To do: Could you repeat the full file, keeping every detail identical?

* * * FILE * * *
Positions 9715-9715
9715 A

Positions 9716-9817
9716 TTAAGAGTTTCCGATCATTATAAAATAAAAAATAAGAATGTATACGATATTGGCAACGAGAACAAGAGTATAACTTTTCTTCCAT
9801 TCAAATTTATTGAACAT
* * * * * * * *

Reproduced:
Positions 9715-9715
9715 A

Positions 9716-9817
9716 TTAAGAGTTTCCGATCATTATAAAATAAAAAATAAGAATGTATACGATATTGGCAACGAGAACAAGAGTATAACTTTTCTTCCAT
9801 TCAAATTTATTGAACAT